22- The long and short of it – http://wp.me/p1HIMV-1IP

23- Stop being all proper – http://wp.me/p1HIMV-1Ke

24- Stop feeling! And no thinking! – http://wp.me/p1HIMV-1Kp

25- Don’t repeat the tense – http://wp.me/p1HIMV-1Kt

26- Cut your weakest player – http://wp.me/p1HIMV-1Ky

27- Plant Vegetables, not information – http://wp.me/p1HIMV-1KD

28- Keep it to yourself, Jerk! – http://wp.me/p1HIMV-1KG

29- No happy shruggers – http://wp.me/p1HIMV-1KK

30- Pronouns. Tricky little suckers – http://wp.me/p1HIMV-1KM

31- Shoot him later – http://wp.me/p1HIMV-1KO

32- Forget about it – http://wp.me/p1HIMV-1KQ

A lesson in making your villain sympathetic

This is partly a review of the movie “The Great and Powerful Oz” which was ten times better than I ever dreamed it would be.  Lots of fun, lots of action, and lots of wonderfully developed characters.

This story stepped up to the plate and took on the daunting job of being a sequel to one of the most beloved films of all time.  And despite some of the reviews I read, I was wildly entertained.  My husband and I loved it just as much as the kids. My oldest son even put down his cell phone and watched… which is saying a lot.

This movie took on two stories of characters that everyone “knows” what will eventually happen to.  This is tough, because you have to ram rod your story in a direction that will lead to a pre-determined outcome.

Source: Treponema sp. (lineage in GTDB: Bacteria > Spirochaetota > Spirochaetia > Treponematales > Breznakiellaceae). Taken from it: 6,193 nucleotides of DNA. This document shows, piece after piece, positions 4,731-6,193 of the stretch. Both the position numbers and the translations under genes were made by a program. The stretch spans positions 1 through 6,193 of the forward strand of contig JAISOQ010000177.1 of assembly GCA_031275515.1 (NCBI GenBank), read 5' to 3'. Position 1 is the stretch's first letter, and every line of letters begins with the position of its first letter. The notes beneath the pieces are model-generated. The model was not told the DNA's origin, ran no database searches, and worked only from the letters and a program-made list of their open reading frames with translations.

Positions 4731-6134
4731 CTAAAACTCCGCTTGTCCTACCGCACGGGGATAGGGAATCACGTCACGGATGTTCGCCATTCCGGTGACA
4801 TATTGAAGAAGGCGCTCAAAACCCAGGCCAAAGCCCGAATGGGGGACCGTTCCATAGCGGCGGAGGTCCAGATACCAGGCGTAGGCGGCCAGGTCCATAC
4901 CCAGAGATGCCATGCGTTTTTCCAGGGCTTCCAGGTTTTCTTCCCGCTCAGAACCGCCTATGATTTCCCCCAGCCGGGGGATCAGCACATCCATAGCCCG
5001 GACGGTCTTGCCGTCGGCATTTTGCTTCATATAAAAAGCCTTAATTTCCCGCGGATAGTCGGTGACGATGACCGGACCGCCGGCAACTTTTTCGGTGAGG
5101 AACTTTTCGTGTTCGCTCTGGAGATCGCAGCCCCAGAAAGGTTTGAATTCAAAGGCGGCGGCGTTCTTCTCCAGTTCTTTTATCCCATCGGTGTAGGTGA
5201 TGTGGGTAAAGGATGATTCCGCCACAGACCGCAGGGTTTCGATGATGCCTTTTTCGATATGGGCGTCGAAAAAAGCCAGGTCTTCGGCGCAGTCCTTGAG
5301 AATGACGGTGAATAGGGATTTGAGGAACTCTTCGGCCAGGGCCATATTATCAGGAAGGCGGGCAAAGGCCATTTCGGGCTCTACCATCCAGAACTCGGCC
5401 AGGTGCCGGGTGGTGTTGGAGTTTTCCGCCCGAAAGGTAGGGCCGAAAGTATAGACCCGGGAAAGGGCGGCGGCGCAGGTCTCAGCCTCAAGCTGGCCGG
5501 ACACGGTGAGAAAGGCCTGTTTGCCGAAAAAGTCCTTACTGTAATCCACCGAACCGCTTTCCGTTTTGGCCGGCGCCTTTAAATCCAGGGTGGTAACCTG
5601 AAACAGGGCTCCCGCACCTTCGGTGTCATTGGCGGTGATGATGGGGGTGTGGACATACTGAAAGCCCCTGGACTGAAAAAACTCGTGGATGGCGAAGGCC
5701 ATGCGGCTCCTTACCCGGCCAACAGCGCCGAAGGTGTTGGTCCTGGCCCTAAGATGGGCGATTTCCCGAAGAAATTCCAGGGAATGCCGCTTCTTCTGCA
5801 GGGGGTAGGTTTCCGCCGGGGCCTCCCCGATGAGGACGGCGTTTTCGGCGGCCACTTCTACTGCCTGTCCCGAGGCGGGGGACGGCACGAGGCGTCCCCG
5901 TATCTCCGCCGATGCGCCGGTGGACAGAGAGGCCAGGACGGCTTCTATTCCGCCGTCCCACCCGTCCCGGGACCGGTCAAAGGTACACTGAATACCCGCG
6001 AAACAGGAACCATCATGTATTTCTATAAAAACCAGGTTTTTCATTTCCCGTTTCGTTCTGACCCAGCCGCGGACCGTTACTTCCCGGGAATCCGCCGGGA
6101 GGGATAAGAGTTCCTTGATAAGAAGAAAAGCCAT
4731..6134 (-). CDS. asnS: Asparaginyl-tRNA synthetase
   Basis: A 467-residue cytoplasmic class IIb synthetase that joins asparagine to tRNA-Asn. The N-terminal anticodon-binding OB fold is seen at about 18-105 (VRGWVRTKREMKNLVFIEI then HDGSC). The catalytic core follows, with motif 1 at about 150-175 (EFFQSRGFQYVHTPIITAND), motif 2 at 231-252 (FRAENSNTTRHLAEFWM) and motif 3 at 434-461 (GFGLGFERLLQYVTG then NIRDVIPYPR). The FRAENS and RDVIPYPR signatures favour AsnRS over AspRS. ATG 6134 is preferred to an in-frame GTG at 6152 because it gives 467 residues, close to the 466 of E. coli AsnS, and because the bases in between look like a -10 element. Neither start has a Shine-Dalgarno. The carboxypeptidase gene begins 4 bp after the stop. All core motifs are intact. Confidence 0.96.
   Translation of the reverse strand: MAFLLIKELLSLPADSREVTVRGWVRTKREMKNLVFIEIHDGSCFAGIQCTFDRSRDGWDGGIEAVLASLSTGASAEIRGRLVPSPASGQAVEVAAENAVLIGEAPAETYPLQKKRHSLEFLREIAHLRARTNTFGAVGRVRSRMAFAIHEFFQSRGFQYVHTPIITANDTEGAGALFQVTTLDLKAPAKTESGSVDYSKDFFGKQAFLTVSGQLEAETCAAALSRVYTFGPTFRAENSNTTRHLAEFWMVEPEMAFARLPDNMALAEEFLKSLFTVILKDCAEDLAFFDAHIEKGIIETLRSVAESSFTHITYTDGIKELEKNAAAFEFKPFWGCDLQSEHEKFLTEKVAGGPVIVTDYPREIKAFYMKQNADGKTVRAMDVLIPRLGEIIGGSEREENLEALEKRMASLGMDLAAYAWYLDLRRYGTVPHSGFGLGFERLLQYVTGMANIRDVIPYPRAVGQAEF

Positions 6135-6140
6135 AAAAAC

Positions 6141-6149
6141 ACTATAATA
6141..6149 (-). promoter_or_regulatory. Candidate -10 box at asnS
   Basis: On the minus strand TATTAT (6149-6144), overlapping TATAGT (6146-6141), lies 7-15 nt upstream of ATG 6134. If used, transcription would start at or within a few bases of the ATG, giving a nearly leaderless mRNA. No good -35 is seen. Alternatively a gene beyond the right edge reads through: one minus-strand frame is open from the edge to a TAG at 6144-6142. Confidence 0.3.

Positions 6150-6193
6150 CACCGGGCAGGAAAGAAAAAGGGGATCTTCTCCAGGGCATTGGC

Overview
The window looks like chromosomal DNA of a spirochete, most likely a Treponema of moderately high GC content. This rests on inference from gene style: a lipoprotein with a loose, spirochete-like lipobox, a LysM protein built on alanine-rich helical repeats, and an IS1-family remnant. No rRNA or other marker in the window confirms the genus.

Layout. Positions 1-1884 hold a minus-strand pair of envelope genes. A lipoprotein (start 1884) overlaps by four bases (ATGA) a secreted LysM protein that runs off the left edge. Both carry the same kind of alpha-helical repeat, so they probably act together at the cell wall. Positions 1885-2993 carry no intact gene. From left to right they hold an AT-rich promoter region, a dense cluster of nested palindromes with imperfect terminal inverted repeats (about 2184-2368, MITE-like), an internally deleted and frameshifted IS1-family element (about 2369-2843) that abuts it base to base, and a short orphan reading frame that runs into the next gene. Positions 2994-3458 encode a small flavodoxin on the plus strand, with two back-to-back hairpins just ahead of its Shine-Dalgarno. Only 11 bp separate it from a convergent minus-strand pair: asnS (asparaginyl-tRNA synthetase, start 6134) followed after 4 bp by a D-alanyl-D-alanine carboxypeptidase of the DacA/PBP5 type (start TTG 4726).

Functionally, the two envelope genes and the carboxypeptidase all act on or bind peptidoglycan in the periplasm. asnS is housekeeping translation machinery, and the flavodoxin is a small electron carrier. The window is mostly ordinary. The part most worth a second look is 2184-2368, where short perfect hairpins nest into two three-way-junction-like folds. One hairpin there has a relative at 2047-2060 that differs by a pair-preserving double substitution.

The film shows how the wizard got to Oz and became the ruler of the Emerald City, and how the Wicked Witch of the West became… well, the Wicked Witch of the West.

What really struck me, is how the movie dealt with the WWW in a way that you really liked her.  I liked her so much, in fact, that the twist “surprise” took me completely off guard.

The premise reminded me very much of the old Batman days, where the villains, even ones as detestable as the Joker, were “made” rather than just “being there”.  They were everyday, nice people who had something bad happen.

In the Original “The Wizard of Oz” the witch was just “there” as if she had always haunted the land of Oz, and we hater her.  Oh, yes, we hated her and hid under our beds at night, didn’t we?

In this movie, though, we get to know her.  We like her.  And then Bam!

Although some reviews say her “journey” happened too fast, I just loved the trope used.  And I felt terrible for her.

I also loved the end, where you thought, just maybe, the character that you’d grown fond of might still be “in there” but of course, since we all know she eventually dies melting in a splash of water… the ending is what it needed to be.

But my point is you can’t get much more wicked than the classic Wicked Witch of the West, and I loved taking the journey with her.  Even if it was to an unfortunate end.

If anything, watch this movie to see the origins of an awesome villain.  Not one you love to hate, but one you can sympathize with… At least until she cries, “I’ll get you my pretty, and your little dog, too!”